[TCP] One of the aspects of your personality we admire most is your bold assessments of contemporary poetry—good and bad. Can you talk about whether you feel poetry has taken a wrong turn, a right one? Perhaps it’s best to couch the question this way: Since there’s always been “bad” and “good” poetry, how do you assess contemporary poetry and whether it works or not? 

[KSB] I'm not sure this part of my personality is all that admirable. Poetry is always turning and turning, often on itself; it’s a dance that we are caught up in as poets ourselves and as readers. I find the inaccessible, the clever, the obscure poetry that too often makes its way into the pages of the New Yorker and the review pages of the New York Times and other establishment publications hardly worth my time. I often feel that too many poets throw whatever comes to mind at the wall and whatever sticks, well, that’s a poem!  I know that much fine regional poetry is being written and too often ignored by the so-called literary establishment, but I doubt this is much different from earlier times. Part of the issue may be the explosion of MFA programs; their graduates then become editors themselves, seeking poems like the ones turned out through  clever “springboards,” their sights aimed at grants, fellowships, and awards. I came through the UNCG MFA program in the late 60s. Such an innocent time! Or so it now seems to me. There were only a handful of MFA programs then. The proliferation of MFA programs had not become the tsunami that they have now are.  There's also the sea-change of the internet. Everybody is writing these days, and publishing it online, promoting themselves, their work, creating an internet “platform,” as their publishers expect them to do. Every little activity goes up on Facebook. I feel overwhelmed by it. So many voices. It's wearying.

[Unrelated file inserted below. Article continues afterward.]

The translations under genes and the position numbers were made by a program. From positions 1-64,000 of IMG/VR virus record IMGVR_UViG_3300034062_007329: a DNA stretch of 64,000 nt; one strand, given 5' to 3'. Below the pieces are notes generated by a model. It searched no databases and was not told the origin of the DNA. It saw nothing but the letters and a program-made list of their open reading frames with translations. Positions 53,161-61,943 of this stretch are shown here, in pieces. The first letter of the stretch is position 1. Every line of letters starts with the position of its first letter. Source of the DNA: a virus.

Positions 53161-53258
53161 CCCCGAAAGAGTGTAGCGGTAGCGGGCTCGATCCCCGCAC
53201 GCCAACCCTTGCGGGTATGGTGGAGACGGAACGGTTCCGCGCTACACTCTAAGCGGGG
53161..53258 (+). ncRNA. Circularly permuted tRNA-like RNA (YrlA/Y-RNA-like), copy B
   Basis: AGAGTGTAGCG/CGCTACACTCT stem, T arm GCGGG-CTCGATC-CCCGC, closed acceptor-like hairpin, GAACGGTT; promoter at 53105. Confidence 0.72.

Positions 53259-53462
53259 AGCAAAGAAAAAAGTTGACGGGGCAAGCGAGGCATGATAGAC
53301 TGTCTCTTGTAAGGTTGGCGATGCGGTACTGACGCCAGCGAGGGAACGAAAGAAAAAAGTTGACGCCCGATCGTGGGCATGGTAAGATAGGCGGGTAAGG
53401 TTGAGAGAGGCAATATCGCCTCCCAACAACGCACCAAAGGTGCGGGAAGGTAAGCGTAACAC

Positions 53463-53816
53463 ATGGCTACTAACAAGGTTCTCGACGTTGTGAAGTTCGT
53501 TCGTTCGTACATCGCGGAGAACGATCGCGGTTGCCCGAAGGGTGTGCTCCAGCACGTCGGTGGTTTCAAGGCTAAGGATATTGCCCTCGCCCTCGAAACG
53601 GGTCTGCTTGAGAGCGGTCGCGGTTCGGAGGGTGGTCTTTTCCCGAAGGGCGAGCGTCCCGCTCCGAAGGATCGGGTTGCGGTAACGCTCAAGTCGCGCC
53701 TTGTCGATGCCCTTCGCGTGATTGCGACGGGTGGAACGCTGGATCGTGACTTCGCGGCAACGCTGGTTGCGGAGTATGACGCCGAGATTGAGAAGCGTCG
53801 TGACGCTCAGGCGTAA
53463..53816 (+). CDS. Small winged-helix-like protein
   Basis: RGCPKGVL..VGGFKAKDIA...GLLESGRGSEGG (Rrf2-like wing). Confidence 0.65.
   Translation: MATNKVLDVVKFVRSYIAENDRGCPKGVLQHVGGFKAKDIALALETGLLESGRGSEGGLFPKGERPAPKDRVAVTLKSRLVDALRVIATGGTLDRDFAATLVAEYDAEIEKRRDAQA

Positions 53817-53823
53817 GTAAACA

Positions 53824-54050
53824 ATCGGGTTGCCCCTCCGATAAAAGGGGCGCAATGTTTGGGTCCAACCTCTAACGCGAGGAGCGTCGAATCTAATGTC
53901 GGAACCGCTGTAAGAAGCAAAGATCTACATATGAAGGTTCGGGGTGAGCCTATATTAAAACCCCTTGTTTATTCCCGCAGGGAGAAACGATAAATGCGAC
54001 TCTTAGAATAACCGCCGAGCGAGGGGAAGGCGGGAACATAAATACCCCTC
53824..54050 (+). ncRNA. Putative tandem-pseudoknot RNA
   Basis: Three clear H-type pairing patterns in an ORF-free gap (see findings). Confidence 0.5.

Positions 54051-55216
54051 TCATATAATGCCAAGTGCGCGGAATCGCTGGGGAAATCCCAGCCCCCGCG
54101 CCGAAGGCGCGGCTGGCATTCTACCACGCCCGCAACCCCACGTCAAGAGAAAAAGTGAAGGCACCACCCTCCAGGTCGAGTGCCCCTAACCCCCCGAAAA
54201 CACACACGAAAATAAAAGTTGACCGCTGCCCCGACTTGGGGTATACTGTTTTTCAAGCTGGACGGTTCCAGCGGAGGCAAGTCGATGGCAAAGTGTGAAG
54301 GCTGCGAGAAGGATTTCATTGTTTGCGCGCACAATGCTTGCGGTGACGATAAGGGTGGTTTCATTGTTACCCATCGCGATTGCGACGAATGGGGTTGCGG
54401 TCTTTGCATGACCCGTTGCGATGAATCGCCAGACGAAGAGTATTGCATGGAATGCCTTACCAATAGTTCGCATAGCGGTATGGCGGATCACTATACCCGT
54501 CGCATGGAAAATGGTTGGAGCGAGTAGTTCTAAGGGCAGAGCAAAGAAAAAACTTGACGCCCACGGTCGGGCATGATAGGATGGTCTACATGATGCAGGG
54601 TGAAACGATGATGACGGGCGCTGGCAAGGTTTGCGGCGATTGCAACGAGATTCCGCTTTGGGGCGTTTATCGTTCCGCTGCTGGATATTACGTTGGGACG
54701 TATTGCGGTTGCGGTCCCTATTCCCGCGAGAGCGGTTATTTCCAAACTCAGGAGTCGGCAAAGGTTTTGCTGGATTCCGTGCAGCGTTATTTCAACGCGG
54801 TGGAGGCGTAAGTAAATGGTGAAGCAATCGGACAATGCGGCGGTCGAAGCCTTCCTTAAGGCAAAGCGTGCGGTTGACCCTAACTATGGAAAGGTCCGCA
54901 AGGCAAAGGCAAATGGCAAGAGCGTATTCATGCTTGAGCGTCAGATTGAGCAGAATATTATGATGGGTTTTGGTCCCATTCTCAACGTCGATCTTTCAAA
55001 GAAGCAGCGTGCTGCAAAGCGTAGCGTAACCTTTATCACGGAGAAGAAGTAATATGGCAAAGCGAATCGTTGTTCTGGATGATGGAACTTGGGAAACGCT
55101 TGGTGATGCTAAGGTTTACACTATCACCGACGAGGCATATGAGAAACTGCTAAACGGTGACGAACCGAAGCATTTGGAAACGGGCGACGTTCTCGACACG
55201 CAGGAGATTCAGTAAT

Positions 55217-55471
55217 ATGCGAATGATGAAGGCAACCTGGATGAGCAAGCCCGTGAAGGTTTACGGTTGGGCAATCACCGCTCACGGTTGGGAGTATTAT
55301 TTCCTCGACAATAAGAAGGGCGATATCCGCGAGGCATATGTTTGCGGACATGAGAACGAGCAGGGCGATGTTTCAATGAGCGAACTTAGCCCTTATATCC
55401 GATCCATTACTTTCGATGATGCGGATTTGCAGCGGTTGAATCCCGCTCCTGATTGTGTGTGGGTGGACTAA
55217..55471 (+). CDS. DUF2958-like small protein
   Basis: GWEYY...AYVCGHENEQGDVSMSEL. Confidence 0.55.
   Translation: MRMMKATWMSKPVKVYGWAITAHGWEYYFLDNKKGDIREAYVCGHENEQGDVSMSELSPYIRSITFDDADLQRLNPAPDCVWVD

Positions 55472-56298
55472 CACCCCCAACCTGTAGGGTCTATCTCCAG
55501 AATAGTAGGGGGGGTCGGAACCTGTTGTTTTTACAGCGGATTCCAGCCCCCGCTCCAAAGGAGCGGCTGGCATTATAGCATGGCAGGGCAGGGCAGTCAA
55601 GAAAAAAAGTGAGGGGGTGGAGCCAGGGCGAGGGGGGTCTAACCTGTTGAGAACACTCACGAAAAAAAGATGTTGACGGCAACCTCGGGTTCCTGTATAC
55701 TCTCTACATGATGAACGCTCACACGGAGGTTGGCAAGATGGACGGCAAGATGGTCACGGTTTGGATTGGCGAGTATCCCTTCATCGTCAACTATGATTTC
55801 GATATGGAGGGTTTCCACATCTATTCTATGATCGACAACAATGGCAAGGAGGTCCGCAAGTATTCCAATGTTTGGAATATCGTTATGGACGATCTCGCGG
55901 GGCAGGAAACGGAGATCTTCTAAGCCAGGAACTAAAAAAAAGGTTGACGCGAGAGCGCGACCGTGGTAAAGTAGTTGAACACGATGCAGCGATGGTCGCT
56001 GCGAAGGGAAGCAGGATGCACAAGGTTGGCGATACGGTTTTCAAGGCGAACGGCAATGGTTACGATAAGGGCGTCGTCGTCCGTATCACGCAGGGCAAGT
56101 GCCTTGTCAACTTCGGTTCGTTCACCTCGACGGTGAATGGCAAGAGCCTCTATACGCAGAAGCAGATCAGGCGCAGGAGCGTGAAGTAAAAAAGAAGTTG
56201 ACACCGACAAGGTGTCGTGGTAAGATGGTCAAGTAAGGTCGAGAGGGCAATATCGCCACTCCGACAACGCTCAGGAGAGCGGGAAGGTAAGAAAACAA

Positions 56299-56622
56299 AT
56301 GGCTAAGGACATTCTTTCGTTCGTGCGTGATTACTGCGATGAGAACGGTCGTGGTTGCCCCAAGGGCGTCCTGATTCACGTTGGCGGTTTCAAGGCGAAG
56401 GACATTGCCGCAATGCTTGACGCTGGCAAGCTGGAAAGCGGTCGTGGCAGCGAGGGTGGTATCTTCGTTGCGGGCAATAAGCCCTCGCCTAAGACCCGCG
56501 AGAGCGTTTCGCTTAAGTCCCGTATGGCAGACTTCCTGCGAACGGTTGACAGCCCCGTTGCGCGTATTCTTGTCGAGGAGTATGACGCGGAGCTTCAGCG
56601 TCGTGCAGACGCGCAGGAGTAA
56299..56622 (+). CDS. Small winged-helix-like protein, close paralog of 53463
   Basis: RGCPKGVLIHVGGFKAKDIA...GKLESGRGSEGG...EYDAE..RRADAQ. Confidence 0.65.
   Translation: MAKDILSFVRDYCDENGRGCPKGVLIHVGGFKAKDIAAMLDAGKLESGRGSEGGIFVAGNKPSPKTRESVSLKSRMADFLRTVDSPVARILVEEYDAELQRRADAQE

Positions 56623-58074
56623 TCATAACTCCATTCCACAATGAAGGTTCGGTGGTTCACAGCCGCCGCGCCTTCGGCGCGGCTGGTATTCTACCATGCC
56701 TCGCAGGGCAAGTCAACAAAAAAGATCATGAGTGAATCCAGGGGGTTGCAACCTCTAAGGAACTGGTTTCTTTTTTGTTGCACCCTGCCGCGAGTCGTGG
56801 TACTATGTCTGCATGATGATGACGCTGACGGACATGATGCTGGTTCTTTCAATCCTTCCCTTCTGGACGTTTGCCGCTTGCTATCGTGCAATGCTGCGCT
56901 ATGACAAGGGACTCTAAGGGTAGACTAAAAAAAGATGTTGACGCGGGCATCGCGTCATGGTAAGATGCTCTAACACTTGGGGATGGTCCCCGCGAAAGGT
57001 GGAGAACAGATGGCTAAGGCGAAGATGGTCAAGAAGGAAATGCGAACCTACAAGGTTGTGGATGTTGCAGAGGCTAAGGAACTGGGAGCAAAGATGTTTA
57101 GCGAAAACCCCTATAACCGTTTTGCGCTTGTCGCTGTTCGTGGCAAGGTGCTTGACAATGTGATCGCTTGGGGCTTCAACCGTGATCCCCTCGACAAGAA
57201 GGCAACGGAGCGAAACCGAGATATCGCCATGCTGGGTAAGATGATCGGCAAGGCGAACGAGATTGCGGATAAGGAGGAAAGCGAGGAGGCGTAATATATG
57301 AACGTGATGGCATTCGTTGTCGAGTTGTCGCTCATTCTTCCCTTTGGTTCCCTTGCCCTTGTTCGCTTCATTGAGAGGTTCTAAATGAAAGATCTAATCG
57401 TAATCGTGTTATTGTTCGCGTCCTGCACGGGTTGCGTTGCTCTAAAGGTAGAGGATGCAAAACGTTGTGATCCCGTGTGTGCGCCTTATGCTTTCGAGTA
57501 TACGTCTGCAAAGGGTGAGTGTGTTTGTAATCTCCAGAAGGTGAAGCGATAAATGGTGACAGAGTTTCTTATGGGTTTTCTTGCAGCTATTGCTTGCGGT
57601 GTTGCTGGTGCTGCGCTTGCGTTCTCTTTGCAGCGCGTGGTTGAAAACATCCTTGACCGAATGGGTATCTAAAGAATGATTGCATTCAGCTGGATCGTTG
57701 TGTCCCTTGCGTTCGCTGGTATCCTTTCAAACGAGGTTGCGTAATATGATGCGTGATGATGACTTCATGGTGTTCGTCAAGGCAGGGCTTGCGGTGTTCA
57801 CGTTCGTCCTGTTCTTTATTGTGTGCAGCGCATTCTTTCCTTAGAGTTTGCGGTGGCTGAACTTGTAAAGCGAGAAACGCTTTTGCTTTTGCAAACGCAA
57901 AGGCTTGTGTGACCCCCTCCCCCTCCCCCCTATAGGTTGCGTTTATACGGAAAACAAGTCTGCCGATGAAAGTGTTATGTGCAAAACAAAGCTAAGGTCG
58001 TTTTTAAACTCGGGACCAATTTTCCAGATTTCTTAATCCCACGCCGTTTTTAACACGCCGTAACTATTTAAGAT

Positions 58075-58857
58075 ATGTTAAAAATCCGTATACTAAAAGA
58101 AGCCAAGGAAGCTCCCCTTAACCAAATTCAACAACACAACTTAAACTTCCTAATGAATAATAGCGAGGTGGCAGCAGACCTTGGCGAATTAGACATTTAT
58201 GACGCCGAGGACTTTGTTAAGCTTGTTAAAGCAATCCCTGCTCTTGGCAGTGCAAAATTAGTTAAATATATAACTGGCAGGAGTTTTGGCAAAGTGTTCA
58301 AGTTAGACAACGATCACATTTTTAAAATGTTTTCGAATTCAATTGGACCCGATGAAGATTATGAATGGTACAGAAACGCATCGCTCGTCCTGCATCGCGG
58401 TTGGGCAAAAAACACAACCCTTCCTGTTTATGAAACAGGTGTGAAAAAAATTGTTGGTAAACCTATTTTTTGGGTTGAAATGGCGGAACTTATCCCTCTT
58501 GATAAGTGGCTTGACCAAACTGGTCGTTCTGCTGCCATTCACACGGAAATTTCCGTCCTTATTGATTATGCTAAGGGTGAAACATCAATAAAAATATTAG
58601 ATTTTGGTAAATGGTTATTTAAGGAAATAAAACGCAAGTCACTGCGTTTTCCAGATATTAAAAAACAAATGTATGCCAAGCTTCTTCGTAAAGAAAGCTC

[TCP] Can you respond a bit about what you’re working on now and what you anticipate for your future work?